The actions against cyber-security researchers seem to fall into a newly-emerging pattern of Indian corporates curbing criticism by reporting critical social media accounts. The most well-known instance appears to be that of Whitehat Jr, an education-technology firm. Pradeep Poonia, an engineer, and Aniruddha Malpani, an IVF specialist, criticised the operations of Whitehat Jr via multiple posts on different platforms last year. Many of their posts were taken down by the platforms—in some cases, they mentioned that Whitehat Jr had complained against the posts. Eventually Whitehat Jr took them to court for defamation, copyright infringement, among other charges. Poonia’s account was suspended from Twitter, while Malpani was permanently restricted from LinkedIn. The matter is currently sub judice.

I asked Malpani if he saw any similarity in the Whitehat Jr case and the three recent cases. “I think this has become a trend. The worst thing is that this is how you silence dissent,” he said. “People are going to read between the lines and self-censor,” he added. Kodali, the researcher, said, “To my sense, private sector has figured out how they can stop any dissent against their client.” He continued, “If there is a data breach, the brand’s value diminishes for people who are privacy aware. They could stop using the platforms.” 

Gupta, of the IFF, characterised Twitter’s process of acting against accounts as imperfect and arbitrary. “Private companies have been using this imperfect and broken system to assert what were earlier intellectual property claims,” he said. He gave the example of Tata vs Turtle—a game created by the environmental-advocacy organisation Greenpeace in 2010, to demonstrate the impact of Tata operating in Odisha, known for its Olive Ridley turtle nesting sites. The game had used the Tata logo. The company filed a defamation case and asserted a claim of intellectual property rights to get the game removed. “Companies are gaming these systems, sending take-down notices—either under IP or asserting defamation—and it’s something that is not only unethical but it is also borderline illegal.” He explained that under the Supreme Court’s Shreya Singhal judgment, platforms are under no legal obligation to take down material until they get a court order or a notice from a public authority. The 2015 case is considered a landmark judgement on the issue of online speech and intermediary liability.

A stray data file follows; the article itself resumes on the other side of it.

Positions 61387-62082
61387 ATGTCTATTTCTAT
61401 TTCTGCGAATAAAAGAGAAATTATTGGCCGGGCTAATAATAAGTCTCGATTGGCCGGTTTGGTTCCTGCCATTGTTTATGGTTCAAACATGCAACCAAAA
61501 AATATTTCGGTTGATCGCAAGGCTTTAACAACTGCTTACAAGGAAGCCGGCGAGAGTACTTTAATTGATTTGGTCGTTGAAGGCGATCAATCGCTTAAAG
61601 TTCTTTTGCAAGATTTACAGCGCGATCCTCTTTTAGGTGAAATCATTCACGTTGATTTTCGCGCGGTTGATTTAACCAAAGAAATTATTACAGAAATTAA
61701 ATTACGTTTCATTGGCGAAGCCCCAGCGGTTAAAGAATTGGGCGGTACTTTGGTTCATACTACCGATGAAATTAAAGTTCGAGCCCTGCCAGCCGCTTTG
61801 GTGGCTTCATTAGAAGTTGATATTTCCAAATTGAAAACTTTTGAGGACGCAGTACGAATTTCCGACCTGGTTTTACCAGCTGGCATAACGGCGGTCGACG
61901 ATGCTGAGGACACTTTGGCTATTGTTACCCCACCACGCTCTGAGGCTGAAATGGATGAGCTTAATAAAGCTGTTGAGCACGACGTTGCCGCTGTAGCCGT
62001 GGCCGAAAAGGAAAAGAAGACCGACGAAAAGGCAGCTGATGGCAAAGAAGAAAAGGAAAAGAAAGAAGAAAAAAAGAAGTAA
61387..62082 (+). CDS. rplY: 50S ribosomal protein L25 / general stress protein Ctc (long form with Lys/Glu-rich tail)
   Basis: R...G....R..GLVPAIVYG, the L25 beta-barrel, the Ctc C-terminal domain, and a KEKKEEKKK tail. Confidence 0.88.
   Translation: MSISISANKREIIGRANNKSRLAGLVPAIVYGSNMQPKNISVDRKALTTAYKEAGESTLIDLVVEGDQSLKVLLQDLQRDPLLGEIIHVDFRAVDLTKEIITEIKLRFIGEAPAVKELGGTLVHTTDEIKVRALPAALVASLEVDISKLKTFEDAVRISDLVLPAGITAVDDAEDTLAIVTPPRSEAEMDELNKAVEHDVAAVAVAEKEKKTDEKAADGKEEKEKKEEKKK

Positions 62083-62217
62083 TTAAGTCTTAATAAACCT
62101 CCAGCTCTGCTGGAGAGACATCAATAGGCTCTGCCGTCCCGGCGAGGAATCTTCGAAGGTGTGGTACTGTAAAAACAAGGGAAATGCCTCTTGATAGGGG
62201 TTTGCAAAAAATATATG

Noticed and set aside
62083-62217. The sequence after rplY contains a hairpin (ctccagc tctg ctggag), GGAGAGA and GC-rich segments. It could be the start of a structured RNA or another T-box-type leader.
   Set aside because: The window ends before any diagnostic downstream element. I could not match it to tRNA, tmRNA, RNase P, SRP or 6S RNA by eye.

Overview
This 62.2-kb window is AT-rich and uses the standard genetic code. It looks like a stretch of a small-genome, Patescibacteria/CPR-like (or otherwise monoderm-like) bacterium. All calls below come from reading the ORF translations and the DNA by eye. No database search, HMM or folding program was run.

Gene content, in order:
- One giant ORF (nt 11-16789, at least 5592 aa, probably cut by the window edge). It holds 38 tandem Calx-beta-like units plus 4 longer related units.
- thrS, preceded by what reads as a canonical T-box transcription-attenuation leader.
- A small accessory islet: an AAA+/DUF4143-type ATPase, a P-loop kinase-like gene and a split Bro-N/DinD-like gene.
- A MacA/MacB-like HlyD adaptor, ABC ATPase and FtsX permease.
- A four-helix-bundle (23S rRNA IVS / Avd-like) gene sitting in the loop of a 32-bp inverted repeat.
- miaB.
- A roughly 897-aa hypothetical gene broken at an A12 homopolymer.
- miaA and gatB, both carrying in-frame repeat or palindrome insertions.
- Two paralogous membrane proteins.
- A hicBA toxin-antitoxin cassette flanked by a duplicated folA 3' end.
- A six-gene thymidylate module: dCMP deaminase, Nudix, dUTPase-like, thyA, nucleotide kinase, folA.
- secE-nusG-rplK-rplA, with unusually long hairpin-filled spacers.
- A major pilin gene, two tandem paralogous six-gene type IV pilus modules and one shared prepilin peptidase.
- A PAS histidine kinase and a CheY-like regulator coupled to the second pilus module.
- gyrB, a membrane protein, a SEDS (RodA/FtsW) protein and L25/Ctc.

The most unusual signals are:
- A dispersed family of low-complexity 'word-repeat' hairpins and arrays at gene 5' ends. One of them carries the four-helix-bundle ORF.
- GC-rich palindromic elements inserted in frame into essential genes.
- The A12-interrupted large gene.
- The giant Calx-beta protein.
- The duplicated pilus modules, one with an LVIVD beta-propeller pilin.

Gupta said that none of the three recent instances appeared to fall in any of the categories that Twitter lists as a violation of private information. He referred to a sentence in Twitter Rules: “We also prohibit threatening to expose private information or incentivizing others to do so.” Gupta said, “None of the three accounts are intended towards that. They are intended towards the contrary—by preventing further exposure of private information by letting millions of Indians know that their data has been leaked.” He added, “The truth is that without the work of these three Twitter accounts, this issue would not have become a public issue.” 

Kodali, who is also a volunteer at FSMI, said that security researchers were playing a big role in highlighting issues such as data breaches. “If there’s a complaint to CERT, they have to act,” he said. “Which is what the security researcher is doing, by telling people, by allowing them to understand it and approach courts.”
Chandra pointed out that CERT had not responded to their complaint about Big Basket, even though its own charter said they would respond in two days. “It is an emergency-response team for the country,” he said. “You cannot be thinking you are not answerable. This attitude is really dangerous for Indian democracy.” On 30 March, FSMI had filed a complaint to CERT about the Mobikwik data leak, too. 

Gupta also pointed out that the draft data protection bill, currently being considered by a joint parliamentary committee, does not have a clear obligation on companies that have data breaches or criteria where they need to notify users. In fact, Rajaharia told me that companies often use their bug bounty—open calls to hunt for weaknesses in data systems and frameworks in return for payments—as a way to keep the lid on data breaches. “The bounty they give, they write in their terms and conditions, that whatever you are posting here, you will not be able to inform anyone about it. You will have to remove your evidence.” He added, “So, their end goal is for all the information to be deleted and for users to not find out anything.”